But with Facebook and Google, both companies are openly hungry for your data in plain sight. You can easily look into the back end of each website and see how the data is used and collected. In some cases, you can even delete the data or set it to automatically delete. Tap or click here to find out how to make Google auto-delete your data.

But TikTok, on the other hand, is highly secretive about how it uses your data. The app’s official privacy policy makes note of targeted advertising, which is fairly standard for social media apps. But the data itself is encrypted and masked from outsiders, which means nobody can really see how it’s being used.

There’s also the fact that TikTok stores user data overseas. Despite a common misconception, however, the data is not actually stored in China but Singapore. Additional data is also saved to domestic hosts in the U.S.

Still, the combination of overseas data storage and masked communications can make using the app a whole lot less fun. Several prominent figures, including video game icon Tyler ‘Ninja’ Blevins and Jeff Bezos, have reportedly stopped using the app altogether for privacy reasons. Bezos’ Amazon even instructed employees to stop using the app.

Is TikTok actually dangerous for your privacy and security? Probably not any more than Facebook or another American platform would be. It just depends on how much you’re willing to trust the parties behind TikTok over the parties behind Facebook and others.

We’ll just leave you with this tidbit from TikTok’s privacy policy: “We may share your information with a parent, subsidiary, or other affiliate of our corporate group.” In this business, it’s all about who you know, isn’t it?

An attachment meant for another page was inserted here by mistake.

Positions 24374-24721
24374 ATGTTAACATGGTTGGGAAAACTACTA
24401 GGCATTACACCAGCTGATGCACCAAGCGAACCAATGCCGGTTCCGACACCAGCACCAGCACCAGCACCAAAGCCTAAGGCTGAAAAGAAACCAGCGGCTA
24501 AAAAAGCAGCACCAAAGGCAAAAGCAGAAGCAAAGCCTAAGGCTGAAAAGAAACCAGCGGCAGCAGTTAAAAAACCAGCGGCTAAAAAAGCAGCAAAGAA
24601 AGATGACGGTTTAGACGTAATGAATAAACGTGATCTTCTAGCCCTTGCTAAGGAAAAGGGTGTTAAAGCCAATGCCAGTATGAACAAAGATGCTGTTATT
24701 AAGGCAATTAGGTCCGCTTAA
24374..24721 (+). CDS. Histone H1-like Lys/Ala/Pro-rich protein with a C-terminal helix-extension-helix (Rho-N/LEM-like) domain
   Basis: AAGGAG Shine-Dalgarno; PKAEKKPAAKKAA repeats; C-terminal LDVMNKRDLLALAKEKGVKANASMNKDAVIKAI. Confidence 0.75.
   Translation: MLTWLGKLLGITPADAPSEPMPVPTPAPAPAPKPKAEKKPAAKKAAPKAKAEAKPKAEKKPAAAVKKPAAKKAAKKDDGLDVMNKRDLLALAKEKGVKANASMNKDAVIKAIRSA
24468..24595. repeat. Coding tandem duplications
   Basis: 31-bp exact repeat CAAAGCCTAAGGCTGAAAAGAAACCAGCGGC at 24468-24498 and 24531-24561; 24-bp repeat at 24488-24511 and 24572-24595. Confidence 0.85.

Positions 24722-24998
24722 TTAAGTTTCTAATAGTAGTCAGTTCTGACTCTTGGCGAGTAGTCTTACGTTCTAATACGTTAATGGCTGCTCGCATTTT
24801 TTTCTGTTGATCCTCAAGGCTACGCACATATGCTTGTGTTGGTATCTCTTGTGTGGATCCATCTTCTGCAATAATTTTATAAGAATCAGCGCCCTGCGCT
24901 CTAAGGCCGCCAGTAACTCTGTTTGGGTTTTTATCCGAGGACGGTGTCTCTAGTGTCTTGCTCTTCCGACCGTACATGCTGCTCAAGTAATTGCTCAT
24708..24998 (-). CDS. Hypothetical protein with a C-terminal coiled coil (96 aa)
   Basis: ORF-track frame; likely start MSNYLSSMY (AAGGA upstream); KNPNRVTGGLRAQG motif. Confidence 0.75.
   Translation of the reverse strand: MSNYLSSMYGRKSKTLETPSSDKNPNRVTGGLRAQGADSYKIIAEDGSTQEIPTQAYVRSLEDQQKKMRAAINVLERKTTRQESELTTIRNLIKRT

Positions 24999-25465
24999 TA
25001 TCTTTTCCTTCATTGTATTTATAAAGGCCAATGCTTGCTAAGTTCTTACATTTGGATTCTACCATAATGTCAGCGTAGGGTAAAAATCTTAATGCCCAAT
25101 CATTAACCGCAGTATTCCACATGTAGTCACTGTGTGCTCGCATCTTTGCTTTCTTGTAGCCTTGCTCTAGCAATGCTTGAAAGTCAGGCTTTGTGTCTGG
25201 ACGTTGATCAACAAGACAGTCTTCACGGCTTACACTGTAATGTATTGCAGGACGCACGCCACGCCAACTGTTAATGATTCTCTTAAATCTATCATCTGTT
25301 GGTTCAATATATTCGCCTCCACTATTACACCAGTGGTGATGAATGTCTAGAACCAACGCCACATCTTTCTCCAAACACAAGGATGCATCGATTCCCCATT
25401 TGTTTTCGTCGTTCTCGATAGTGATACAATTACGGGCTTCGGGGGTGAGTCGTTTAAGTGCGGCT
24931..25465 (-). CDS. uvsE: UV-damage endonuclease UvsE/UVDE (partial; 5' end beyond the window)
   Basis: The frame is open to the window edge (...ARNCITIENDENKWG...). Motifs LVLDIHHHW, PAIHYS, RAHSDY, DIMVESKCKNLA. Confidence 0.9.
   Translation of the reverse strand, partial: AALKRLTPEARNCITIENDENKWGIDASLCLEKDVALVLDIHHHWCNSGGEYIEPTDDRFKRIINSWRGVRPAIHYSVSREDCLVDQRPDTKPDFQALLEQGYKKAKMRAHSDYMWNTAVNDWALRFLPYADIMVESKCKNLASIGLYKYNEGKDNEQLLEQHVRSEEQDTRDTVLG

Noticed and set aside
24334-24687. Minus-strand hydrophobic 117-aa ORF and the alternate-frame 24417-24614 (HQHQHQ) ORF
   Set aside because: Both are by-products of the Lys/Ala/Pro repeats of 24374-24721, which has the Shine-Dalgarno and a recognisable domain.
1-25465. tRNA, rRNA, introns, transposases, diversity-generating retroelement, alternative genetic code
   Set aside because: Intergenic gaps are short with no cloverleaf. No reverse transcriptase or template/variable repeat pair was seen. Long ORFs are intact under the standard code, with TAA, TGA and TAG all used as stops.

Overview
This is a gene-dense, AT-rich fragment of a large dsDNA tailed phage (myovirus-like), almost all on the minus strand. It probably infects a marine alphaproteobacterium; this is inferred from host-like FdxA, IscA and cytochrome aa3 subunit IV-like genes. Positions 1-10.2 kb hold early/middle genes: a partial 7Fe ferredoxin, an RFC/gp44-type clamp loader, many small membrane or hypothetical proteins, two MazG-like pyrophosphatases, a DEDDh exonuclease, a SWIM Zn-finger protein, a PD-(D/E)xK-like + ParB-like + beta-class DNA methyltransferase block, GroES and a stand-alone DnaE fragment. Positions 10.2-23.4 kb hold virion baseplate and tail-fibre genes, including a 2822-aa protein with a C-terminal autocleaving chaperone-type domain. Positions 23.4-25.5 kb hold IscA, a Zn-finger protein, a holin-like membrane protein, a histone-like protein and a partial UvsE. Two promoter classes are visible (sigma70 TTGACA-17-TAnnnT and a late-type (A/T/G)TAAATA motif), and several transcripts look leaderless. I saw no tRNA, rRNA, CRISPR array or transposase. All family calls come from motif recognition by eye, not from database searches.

I don’t want to get rid of TikTok just yet, but how can I be more private when using it?

To stay private on TikTok, the best thing to do is avoid signing up with personal information in any way, shape or form. The information you share with the platform is explicitly collected, which should give privacy-minded users the signal that their real name, email address and phone number don’t belong anywhere near it.

Tap or click here to see our beginner’s guide to using TikTok.

When signing up for TikTok, use a throwaway email address and provide a fake name. If you’re posting recordings, avoid showing your face or any personally-revealing bits of information in the background.

Tap or click here to see our favorite way to make throwaway emails for website and social media sign-ups.

And last but not least, there’s a setting in TikTok you can disable called “personalized ads.” This will prevent the app from collecting data about you for the purpose of serving you advertisements, which will help make the experience that much more private.

But there’s a catch: The app will still track your data (including location and device data) in other ways. Just like with Facebook, there really isn’t a way to stop all kinds of data whatsoever. Why do you think these apps are free in the first place?

Maybe we should just take a break from data-brokering apps altogether, then. Tap or click here to see why Kim thinks it’s finally time to break up with Facebook.